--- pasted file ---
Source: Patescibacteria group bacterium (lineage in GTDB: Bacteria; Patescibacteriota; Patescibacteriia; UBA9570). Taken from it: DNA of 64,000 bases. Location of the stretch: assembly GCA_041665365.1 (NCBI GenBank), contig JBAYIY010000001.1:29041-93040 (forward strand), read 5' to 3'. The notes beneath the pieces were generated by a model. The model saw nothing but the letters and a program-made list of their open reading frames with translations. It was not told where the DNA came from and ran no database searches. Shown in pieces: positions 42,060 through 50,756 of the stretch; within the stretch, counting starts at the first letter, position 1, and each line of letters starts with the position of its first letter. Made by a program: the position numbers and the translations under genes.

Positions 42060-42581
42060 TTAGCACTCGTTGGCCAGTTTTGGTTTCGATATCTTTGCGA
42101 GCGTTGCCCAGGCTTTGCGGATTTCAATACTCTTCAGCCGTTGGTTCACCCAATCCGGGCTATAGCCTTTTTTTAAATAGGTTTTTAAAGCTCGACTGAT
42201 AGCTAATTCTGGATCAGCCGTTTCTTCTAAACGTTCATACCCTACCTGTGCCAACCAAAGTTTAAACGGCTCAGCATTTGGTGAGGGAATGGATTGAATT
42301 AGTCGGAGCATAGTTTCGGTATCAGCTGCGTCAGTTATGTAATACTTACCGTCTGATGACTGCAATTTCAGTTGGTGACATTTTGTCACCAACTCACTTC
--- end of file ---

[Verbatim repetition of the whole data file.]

Source: Patescibacteria group bacterium (lineage in GTDB: Bacteria; Patescibacteriota; Patescibacteriia; UBA9570). Taken from it: DNA of 64,000 bases. Location of the stretch: assembly GCA_041665365.1 (NCBI GenBank), contig JBAYIY010000001.1:29041-93040 (forward strand), read 5' to 3'. The notes beneath the pieces were generated by a model. The model saw nothing but the letters and a program-made list of their open reading frames with translations. It was not told where the DNA came from and ran no database searches. Shown in pieces: positions 42,060 through 50,756 of the stretch; within the stretch, counting starts at the first letter, position 1, and each line of letters starts with the position of its first letter. Made by a program: the position numbers and the translations under genes.

Positions 42060-42581
42060 TTAGCACTCGTTGGCCAGTTTTGGTTTCGATATCTTTGCGA
42101 GCGTTGCCCAGGCTTTGCGGATTTCAATACTCTTCAGCCGTTGGTTCACCCAATCCGGGCTATAGCCTTTTTTTAAATAGGTTTTTAAAGCTCGACTGAT
42201 AGCTAATTCTGGATCAGCCGTTTCTTCTAAACGTTCATACCCTACCTGTGCCAACCAAAGTTTAAACGGCTCAGCATTTGGTGAGGGAATGGATTGAATT
42301 AGTCGGAGCATAGTTTCGGTATCAGCTGCGTCAGTTATGTAATACTTACCGTCTGATGACTGCAATTTCAGTTGGTGACATTTTGTCACCAACTCACTTC